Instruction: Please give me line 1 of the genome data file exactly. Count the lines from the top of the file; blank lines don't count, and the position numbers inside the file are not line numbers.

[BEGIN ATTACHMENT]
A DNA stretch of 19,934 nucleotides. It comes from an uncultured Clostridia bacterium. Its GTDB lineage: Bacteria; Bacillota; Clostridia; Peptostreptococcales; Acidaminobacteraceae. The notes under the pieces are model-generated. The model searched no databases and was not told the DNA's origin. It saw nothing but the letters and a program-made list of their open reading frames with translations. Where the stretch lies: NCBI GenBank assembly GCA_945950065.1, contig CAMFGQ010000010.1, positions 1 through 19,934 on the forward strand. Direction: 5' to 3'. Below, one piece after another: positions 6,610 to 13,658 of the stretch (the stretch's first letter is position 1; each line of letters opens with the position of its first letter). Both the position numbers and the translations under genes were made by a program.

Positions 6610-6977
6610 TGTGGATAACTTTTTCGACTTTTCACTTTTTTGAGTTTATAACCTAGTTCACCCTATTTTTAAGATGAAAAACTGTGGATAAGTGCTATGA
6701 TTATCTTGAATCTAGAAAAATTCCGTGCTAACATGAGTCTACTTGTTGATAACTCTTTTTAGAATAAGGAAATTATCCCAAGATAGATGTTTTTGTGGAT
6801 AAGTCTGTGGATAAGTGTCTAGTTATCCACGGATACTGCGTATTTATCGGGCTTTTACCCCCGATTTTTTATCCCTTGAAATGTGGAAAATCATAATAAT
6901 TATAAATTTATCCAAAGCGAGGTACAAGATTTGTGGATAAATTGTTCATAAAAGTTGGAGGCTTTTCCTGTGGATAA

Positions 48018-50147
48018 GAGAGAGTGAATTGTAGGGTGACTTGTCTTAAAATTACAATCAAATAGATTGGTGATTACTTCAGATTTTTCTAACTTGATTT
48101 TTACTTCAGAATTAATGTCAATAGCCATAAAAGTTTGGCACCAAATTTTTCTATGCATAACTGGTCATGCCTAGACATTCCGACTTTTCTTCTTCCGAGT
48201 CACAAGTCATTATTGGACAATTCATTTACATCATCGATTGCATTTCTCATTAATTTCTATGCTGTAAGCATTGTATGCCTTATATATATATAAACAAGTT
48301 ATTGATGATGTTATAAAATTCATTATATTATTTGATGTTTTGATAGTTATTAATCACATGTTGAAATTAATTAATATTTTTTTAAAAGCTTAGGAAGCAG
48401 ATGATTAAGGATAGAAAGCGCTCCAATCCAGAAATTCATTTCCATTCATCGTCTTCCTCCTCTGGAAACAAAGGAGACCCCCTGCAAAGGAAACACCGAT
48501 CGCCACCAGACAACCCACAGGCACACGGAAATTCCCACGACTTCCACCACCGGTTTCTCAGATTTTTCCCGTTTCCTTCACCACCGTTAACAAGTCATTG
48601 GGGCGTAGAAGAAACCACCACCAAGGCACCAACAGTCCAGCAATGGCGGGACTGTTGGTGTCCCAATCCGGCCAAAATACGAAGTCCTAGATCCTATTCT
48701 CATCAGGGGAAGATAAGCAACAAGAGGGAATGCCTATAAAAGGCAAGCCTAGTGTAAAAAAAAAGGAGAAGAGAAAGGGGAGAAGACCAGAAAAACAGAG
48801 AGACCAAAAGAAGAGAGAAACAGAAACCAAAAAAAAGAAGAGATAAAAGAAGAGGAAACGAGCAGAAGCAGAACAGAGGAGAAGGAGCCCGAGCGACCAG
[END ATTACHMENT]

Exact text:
A DNA stretch of 19,934 nucleotides. It comes from an uncultured Clostridia bacterium. Its GTDB lineage: Bacteria; Bacillota; Clostridia; Peptostreptococcales; Acidaminobacteraceae. The notes under the pieces are model-generated. The model searched no databases and was not told the DNA's origin. It saw nothing but the letters and a program-made list of their open reading frames with translations. Where the stretch lies: NCBI GenBank assembly GCA_945950065.1, contig CAMFGQ010000010.1, positions 1 through 19,934 on the forward strand. Direction: 5' to 3'. Below, one piece after another: positions 6,610 to 13,658 of the stretch (the stretch's first letter is position 1; each line of letters opens with the position of its first letter). Both the position numbers and the translations under genes were made by a program.